House Speaker Greg Stumbo has turned memos regarding documents shredded by the former head of the Legislative Research Commission over to the Kentucky State Police for a possible investigation.
Stumbo provided the documents to legislative security specialist Rick Devers along with a request for state police to take whatever action is deemed appropriate.
House Republican Floor Leader Jeff Hoover asked for an investigation after former LRC Director Bobby Sherman returned to his office with other LRC staffers on Sunday, two days after he resigned, and shredded documents.
One of the staffers, Deputy Director Robert Jenkins, said the documents that were destroyed were either duplicates or were of a personal nature, including junk mail, mortgage papers and salary comparisons for LRC staff.
A Louisville attorney on Tuesday called for a criminal investigation into the former head of the Legislative Research Commission who told the Louisville Courier-Journal that he returned to the Capitol on Sunday, two days after he resigned, and shredded documents.
Thomas Clay wants state police or the attorney general's office to open a probe into what kind of documents former LRC Director Bobby Sherman destroyed.
"I'm very suspicious of what was shredded and why," said Clay, representing two legislative staffers who filed sexual harassment complaints that led to the resignation of Democratic state Rep. John Arnold of Sturgis earlier this month. "The circumstances suggest some outside agency should inquire about it."
The state unemployment rate declined slightly in August despite significant job losses in some key labor market sectors.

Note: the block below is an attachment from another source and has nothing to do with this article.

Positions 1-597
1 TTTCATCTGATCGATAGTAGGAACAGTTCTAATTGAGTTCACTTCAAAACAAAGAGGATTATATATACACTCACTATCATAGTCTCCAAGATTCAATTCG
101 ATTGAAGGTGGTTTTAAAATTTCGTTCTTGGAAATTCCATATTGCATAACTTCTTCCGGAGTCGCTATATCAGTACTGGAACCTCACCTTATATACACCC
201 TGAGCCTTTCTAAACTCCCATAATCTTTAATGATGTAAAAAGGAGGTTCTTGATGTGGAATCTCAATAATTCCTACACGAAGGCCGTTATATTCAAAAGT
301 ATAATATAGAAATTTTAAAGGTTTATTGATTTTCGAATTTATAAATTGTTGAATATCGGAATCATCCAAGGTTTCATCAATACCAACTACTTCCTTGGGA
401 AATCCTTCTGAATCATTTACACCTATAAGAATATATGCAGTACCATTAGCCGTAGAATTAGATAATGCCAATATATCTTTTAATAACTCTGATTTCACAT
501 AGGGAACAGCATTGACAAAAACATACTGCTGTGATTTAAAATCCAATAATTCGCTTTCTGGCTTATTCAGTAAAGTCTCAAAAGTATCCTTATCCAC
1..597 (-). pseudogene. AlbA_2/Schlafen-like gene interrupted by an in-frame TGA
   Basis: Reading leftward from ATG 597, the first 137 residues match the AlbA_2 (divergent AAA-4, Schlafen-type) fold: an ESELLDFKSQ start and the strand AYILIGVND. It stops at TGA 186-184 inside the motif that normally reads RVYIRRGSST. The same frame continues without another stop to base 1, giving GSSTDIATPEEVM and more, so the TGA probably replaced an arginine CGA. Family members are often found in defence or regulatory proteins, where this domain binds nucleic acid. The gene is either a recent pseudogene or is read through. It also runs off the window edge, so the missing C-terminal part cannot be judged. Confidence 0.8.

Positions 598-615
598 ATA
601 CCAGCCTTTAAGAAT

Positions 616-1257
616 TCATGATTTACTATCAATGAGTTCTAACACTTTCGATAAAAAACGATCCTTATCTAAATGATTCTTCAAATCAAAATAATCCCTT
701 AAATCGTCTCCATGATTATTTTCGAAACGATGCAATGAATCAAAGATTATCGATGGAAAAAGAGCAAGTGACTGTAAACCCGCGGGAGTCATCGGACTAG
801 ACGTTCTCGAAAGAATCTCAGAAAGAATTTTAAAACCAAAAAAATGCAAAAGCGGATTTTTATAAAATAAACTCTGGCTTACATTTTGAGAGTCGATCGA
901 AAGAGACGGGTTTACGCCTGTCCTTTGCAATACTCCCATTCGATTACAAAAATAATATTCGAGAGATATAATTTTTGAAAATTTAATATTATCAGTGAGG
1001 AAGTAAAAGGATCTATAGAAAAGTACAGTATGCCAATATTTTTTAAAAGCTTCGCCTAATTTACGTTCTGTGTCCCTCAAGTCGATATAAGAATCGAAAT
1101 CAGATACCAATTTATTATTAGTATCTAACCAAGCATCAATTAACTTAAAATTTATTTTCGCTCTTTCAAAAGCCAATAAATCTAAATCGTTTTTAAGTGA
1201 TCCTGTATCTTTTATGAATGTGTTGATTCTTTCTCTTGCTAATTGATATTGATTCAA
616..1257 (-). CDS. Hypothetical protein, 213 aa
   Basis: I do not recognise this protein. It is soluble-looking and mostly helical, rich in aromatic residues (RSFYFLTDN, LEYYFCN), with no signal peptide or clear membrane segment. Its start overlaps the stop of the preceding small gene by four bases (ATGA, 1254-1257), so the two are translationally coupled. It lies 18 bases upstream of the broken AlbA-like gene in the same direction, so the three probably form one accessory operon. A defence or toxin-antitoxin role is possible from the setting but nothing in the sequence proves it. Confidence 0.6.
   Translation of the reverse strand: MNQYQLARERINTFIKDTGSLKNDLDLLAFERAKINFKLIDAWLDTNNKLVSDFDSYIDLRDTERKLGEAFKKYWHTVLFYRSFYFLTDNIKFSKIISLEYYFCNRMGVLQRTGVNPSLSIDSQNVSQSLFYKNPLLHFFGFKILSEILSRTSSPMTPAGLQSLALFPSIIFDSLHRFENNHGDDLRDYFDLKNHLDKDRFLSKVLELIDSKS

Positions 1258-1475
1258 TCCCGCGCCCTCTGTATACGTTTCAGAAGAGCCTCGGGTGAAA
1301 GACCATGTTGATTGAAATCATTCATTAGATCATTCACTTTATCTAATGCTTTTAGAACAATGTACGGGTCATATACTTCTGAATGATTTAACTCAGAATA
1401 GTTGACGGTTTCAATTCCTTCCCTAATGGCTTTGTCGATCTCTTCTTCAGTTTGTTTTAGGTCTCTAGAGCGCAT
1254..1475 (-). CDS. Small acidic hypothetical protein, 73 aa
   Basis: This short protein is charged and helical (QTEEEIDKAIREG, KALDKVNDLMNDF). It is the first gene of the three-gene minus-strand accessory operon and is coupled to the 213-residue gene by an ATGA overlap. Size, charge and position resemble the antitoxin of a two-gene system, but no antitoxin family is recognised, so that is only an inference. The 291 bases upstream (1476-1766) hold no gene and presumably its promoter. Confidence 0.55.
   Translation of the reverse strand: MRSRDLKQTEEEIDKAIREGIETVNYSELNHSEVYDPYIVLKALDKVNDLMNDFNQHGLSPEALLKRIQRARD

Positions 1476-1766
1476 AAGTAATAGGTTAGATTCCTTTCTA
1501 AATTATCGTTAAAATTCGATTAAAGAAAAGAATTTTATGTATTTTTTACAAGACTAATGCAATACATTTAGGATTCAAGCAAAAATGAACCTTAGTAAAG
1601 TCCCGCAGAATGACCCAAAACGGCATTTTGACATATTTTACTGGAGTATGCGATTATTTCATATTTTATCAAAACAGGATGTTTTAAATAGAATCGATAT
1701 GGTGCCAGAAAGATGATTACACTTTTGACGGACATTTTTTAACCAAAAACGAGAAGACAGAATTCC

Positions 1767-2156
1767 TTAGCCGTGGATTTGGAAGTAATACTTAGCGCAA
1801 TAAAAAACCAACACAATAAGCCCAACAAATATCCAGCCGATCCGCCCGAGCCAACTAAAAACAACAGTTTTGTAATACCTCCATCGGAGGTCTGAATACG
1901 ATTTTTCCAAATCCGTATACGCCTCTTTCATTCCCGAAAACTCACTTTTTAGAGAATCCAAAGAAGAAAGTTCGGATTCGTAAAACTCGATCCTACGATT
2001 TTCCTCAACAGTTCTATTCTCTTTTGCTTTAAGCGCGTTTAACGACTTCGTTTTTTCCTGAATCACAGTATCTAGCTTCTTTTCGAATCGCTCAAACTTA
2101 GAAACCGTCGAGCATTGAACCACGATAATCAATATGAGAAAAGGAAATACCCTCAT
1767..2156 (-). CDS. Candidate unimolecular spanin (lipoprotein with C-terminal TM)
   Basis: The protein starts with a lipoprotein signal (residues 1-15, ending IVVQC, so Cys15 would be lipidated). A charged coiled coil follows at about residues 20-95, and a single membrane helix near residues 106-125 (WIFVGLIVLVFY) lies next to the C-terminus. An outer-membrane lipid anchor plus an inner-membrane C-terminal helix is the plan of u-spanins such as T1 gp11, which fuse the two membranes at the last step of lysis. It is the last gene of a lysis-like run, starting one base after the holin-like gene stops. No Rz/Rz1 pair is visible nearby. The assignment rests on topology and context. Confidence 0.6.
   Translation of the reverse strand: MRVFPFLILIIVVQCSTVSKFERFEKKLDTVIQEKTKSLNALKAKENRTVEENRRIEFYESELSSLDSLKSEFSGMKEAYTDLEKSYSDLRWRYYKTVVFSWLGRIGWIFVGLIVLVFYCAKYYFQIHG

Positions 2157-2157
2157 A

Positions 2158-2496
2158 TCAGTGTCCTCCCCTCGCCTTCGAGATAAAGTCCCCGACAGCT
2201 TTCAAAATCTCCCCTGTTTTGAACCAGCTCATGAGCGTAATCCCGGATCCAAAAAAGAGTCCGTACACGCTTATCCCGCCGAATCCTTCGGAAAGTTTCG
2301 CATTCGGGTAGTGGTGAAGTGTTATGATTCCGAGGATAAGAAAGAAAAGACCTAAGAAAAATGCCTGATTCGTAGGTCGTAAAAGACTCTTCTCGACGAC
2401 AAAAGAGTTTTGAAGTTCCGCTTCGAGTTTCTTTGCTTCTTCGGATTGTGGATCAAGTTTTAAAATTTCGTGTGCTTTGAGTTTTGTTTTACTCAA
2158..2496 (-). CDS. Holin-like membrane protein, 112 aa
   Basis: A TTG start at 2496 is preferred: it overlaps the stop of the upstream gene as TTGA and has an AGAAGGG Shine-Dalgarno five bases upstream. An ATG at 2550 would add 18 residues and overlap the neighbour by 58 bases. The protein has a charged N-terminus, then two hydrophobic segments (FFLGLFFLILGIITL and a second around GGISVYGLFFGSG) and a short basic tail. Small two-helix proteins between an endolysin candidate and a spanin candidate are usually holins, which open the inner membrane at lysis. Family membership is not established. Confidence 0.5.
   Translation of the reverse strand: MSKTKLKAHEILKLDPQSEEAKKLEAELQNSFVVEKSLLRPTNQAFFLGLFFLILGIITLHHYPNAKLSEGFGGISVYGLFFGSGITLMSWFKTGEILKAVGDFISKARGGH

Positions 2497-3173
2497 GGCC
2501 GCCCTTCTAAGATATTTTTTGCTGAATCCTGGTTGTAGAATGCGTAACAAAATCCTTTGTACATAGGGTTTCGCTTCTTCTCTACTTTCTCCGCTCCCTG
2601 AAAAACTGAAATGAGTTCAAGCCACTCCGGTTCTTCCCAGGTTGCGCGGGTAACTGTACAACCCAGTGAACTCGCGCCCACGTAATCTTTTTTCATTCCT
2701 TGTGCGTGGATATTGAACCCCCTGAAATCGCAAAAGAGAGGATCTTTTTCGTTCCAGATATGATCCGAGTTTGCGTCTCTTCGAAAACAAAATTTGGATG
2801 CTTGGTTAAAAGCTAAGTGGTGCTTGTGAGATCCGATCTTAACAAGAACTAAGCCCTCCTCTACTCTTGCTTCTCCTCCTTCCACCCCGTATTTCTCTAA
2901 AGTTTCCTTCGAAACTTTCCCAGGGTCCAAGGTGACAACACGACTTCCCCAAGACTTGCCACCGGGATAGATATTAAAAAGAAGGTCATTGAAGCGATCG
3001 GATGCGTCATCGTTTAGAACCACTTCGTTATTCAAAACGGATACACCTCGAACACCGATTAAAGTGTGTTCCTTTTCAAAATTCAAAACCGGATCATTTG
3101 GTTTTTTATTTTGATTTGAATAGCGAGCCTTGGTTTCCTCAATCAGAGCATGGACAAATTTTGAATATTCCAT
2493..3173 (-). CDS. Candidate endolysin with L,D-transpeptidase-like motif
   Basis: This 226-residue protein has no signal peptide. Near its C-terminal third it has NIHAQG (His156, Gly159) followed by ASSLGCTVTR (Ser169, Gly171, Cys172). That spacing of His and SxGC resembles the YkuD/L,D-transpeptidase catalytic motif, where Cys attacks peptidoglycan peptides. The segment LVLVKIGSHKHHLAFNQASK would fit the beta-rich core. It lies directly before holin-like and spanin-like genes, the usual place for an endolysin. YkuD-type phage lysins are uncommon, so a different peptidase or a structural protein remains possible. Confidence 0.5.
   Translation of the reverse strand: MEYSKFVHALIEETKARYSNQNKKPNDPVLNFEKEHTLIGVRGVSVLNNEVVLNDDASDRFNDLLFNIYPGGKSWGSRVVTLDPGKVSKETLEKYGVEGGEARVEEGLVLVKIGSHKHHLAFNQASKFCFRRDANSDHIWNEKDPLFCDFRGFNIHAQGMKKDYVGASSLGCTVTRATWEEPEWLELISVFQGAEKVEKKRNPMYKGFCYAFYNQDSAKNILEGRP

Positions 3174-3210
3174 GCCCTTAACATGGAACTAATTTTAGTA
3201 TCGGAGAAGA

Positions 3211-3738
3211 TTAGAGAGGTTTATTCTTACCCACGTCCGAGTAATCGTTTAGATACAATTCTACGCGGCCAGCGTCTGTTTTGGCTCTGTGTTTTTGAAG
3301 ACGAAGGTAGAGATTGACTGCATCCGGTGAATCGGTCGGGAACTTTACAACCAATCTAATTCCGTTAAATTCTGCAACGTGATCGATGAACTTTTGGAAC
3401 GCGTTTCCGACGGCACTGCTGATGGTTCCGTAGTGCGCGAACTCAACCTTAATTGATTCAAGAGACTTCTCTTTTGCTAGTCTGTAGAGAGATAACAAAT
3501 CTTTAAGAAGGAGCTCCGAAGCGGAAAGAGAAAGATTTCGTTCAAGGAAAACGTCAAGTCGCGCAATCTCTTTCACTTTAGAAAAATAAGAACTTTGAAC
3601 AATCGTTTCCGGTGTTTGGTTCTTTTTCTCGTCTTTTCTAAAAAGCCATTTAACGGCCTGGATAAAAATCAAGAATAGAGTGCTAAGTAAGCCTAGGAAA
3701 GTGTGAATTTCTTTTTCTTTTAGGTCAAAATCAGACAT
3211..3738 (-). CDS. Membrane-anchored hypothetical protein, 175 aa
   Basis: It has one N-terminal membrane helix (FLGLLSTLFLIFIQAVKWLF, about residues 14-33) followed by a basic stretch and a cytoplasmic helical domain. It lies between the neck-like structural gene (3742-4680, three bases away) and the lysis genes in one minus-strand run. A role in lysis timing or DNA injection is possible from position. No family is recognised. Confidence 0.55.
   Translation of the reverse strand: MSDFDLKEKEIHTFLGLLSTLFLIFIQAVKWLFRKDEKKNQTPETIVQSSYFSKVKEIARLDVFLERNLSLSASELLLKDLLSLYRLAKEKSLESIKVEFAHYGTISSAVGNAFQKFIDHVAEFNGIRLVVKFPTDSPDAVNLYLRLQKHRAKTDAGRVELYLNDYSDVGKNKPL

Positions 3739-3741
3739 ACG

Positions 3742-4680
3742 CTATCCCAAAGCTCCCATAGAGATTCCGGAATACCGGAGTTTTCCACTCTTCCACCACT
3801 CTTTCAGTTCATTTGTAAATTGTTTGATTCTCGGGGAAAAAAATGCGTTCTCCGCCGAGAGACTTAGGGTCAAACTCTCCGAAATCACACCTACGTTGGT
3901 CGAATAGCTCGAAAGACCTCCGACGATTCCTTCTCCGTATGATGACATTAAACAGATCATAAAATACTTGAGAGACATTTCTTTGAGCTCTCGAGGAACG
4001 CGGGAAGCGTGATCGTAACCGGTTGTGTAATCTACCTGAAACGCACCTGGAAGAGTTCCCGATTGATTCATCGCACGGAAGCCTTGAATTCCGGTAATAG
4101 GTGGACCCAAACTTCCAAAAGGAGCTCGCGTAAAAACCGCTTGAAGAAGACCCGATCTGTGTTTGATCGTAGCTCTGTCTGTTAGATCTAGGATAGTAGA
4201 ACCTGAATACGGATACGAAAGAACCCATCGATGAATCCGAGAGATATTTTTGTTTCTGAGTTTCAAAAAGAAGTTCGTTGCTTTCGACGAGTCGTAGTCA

The Kentucky Office of Employment and Training reported Thursday that the rate fell to 8.4 percent, down from 8.5 percent in July.
State economist Manoj Shanker said the trade, transportation and utilities sector shed 2,100 jobs in August. The financial services sector lost 700 jobs. The government sector fell by 500 positions. The information sector, which includes newspapers, lost another 500 workers. And the mining and logging sector declined by another 100.
The FBI has announced it is offering a reward of up to $50,000 in the death of a Bardstown police officer three months ago.
Officer Jason Ellis was ambushed and shot to death when he stopped to pick up tree limbs as he was driving home May 25.
Kentucky State Police Trooper Jeff Gregory said rewards in the case now total $218,000.
The FBI was holding a news conference Monday to announce the reward information leading to the identification, arrest and conviction of whomever is responsible for Ellis’ death and to release a revised poster seeking information in the case.
The nation's largest miners' union says a proposed settlement with Patriot Coal would restore most wage cuts the company had sought as part of its bankruptcy reorganization.
Members of the United Mine Workers of America on Wednesday heard details of the settlement reached last week with St. Louis-based Patriot.
Some 1,800 current or laid-off Patriot workers in West Virginia and Kentucky will be eligible to cast a ballot on Friday.
The union says the proposed settlement includes restoration of all but $1 per hour in wage cuts.
Wages would increase annually by 50 cents an hour starting in January 2015, monthly premiums for health care benefits would be eliminated, pension benefits for thousands of current retirees would be maintained and current active UMW members would continue earning pension credit.